"Keily's debut is a witty and clever look at life, love, and grief..." (Booklist)
Fri, 02/21/2020 - 4:20pm by muffy
The Authenticity Project by popular British blogger Clare Pooley, is inspired by her personal story. She discovered that “telling the truth about your life really can work magic and change the lives of many other people for the better.”
79-year old Julian Jessop was once the darling of the London art world, hobnobbing (and dressed) by the likes of Vivienne Westwood. Now alone and reclusive, he looks back at a life filled with lies and deceit, and realizes that “everyone lies about their lives”. In a green notebook entitled “The Authenticity Project” which he leaves at his neighborhood cafe, he recounts his story and challenges whoever picks up the notebook to share the truth.
From a cozy cafe, to a swanky wine bar, to the beaches off the South China Sea and back, the notebook brings together cafe owner Monica - a former city lawyer who longs for romance and family; Hazard, a high-flying financial trader and an equal-opportunity addict; Riley, a happy-go-lucky Aussie gardener with commitment issues; and Alice, who trades in her glamorous PR job for messy motherhood, but clings to her staged Instagram persona for validation.
“This is a glossy tale where difficulties and addictions appear and are overcome, where lies are told and then forgiven, where love is sought and found, and where truths, once spoken, can set you free….Secondary characters, including an interracial gay couple appear with their own nuanced parts in the story. The message is strong, urging readers to get off their smartphones and social media and live in the real, authentic world.” (Kirkus Reviews)
Tue, 02/18/2020 - 8:26am by eli
Thank you all for your patience while Traverwood has been closed for renovation! While we planned for a 10-week closure, we need just one more week to get the branch ready for business.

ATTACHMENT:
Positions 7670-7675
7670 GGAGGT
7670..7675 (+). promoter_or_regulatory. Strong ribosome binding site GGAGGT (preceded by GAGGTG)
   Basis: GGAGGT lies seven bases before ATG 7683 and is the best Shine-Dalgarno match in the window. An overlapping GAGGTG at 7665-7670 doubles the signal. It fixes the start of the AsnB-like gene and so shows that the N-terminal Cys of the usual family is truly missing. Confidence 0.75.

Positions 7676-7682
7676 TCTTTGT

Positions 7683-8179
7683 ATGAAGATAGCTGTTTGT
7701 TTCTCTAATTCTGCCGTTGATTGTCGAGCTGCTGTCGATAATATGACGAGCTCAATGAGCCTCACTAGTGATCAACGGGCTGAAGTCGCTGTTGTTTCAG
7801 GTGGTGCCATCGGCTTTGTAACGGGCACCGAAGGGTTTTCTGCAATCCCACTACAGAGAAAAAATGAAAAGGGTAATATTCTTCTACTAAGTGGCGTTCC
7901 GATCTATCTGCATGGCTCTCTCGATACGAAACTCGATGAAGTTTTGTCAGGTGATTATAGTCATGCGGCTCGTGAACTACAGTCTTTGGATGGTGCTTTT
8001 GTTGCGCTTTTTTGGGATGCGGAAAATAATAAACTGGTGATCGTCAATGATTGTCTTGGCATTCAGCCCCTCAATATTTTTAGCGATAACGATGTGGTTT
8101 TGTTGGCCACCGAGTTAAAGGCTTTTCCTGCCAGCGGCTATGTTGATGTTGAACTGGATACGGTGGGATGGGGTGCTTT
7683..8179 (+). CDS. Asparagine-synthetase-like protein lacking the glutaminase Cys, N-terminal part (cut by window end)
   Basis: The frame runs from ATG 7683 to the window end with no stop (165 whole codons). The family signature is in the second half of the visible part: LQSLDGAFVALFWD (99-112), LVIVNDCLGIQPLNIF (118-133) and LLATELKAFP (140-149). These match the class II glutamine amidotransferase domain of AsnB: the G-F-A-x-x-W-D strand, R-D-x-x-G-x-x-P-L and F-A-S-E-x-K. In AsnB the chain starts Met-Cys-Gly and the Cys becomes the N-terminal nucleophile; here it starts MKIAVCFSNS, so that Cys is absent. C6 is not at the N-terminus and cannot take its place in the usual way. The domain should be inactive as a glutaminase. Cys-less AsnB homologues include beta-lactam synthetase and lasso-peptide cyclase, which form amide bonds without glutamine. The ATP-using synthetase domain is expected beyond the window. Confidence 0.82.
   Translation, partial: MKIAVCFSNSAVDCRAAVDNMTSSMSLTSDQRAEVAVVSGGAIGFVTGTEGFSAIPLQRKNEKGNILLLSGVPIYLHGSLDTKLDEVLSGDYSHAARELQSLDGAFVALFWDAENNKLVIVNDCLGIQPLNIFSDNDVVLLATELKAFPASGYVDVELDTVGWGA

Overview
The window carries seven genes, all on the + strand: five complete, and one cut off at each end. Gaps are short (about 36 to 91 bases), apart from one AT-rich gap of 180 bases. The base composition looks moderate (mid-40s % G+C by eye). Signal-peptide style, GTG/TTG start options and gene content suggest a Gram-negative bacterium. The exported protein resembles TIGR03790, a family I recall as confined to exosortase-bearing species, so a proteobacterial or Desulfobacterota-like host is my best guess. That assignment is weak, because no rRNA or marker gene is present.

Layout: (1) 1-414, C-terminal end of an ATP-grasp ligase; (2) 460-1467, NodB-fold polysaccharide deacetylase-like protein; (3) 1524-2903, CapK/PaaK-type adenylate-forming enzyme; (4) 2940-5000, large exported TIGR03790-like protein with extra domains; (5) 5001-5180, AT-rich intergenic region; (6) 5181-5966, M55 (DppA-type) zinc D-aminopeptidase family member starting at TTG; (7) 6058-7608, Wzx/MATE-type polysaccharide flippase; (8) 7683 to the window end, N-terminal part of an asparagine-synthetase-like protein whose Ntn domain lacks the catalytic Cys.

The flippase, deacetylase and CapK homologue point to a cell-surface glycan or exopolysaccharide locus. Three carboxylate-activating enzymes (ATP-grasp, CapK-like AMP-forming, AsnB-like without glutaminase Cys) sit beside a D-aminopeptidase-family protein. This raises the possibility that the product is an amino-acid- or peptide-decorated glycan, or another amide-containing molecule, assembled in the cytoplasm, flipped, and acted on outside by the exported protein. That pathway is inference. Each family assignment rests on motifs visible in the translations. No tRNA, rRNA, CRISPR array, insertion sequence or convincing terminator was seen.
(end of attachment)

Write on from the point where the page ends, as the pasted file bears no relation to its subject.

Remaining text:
Traverwood Branch reopens at 10am on Monday, March 2, and features:
- new carpet
Fri, 02/14/2020 - 9:17am by muffy
Followers, * * * * Megan Angelo’s “spectacular debut...masterfully explores the dark side of social media.” (Publishers Weekly). Told in the alternating voices of Orla Cadden in 2015--2016, and Marlow Clipp in 2051, Followers traces the paths they take through time towards each other.
Instead of writing her novel, Orla is a reporter at Lady-ish, a celeb blog, churning out puff pieces to pay the rent on her Manhattan apartment. Her new roommate Florence (Floss) Natuzzi, a scheming, A-lister wannabe, persuades Orla that the way for them both to get ahead is for Orla to craft stories, any story (“forget about doing the right thing”) that would put Floss before the public eye, with Orla catching the afterglow.
2051. Constellation, California, is a closed community where government-appointed and corporation-sponsored celebrities like Marlow and her husband Ellis live 24/7 on camera, closely watched by their 11.6 million loyal followers, their every thought and action monitored by an implant called “The Device”. No longer enjoying her popularity and prescribed lifestyle, Marlow dreams of fleeing. When she learns that her whole family history is based on a lie, she summons the courage to run in search of the truth, leading her to that fateful day in 2016 when the world as we knew it, was forever changed.
“Angelo masterfully intertwines the lives of Orla, Floss, and Marlow while reflecting a painfully accurate picture of our current fame-driven, tech-obsessed society and its possible destruction.... Angelo also weaves in a perspective on contemporary political decisions (The Wall, immigration/deportation) and the effect they could have on us all in the not-so-distant future. This is an intricate and brave story of friendship, ambition, and love and the lengths people will go to protect it all.“ (Booklist)